Springsteel gives his final endorsements
October 5, 2012 · Updated 12:54 PM
I’ve enjoyed giving my two cents worth, twice. Before your ballots arrive in mid-October, I seek that free speech privilege once more.
Here I’ll just list the better candidates for remaining offices; the numbers represent the percentage of votes they received in the primary.
Open seats, statewide
— Secretary of State: Kim Wyman (41).
— State Auditor: Jim Watkins (47).
— Attorney General: Reagan Dunn (38).
— Lands Commissioner: Peter Goldmark (51).
— Superintendent of Public Instruction: Randy Dorn (54).
— Insurance Commissioner: Mike Kreidler (54).
Most of the above positions are technical. In some states I’ve lived in, they’re appointed by governors — a “spoils system.” I’m glad our forefathers made us vote on each of them.
For Kitsap County Commission, I agree with the pluralities in the August primary: Position 1, Rob Gelder (62) and Position 2, Linda Simpson (38); they are of different parties.
However, I also strongly agree with the Herald’s view that they should NOT approve labor contracts in a consent agenda, on an up-or-down no-discussion vote!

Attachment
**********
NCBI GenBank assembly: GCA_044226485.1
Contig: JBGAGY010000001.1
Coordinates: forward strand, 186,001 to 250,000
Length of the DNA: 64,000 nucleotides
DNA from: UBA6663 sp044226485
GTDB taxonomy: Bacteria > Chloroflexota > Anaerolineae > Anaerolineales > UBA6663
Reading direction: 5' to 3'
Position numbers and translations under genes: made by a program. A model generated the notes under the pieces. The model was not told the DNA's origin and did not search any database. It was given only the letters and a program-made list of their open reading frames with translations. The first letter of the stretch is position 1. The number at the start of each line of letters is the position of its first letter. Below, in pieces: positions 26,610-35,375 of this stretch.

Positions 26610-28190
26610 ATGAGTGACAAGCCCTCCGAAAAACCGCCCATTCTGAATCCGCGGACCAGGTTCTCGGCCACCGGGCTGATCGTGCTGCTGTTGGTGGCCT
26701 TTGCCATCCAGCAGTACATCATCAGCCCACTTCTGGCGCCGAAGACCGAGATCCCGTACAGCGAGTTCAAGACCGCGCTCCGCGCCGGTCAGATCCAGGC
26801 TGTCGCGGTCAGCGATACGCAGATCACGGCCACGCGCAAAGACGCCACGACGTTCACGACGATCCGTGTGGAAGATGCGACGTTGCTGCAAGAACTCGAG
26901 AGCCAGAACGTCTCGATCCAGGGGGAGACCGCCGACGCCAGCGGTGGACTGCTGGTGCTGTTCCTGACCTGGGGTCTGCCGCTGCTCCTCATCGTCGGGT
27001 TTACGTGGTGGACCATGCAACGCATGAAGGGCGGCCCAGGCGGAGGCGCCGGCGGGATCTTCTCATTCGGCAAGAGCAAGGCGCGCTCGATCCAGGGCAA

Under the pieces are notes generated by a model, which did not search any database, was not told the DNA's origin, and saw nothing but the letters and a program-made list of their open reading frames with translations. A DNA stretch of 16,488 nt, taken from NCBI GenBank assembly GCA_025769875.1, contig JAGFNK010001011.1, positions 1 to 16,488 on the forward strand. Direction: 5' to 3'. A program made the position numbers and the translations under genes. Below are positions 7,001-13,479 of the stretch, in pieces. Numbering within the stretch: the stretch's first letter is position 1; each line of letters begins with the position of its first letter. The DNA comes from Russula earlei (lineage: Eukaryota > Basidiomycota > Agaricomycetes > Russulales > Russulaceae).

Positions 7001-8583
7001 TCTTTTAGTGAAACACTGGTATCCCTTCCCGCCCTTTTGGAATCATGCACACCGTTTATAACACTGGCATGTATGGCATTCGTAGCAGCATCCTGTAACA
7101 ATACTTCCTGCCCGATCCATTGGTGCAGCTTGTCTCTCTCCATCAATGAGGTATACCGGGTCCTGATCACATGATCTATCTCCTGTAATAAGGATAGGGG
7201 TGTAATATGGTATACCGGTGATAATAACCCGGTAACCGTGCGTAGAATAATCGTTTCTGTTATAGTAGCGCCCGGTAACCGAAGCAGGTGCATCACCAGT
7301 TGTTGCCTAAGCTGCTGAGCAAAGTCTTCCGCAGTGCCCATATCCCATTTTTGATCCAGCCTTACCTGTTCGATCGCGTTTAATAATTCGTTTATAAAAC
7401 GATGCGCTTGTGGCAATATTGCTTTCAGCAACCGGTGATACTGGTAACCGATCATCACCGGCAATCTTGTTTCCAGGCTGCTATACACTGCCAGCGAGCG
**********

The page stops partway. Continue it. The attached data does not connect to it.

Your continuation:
For judge positions, the voters found the quality candidates; one Supreme Court race will be on your ballot: Sheryl McCloud (33) edged out my preference, Richard Sanders (30). Either could do the job well; Sanders has done it before but was defeated last time by a Kitsap Countian.
Court of Appeals was wide open: six candidates got more than 10 percent. I’ll go with Pam Loginsky (27). For county Superior Court, Jennifer Forbes (49) mobilized the superior candidacy.
That’s it. On initiatives and referenda, you should not listen to anybody. You should read and study them closely; they affect your life. Your independent vote is the essence of democracy.
Oh, I forgot — president and governor? After 50 years voting, I cannot outguess the people, even though I have studied political science. This is a crucial election for America; are we going to fire an historic president? Hmm. I’ll make side bets that on these two races, this state, historically, will again split its votes.
Dr. Fred Springsteel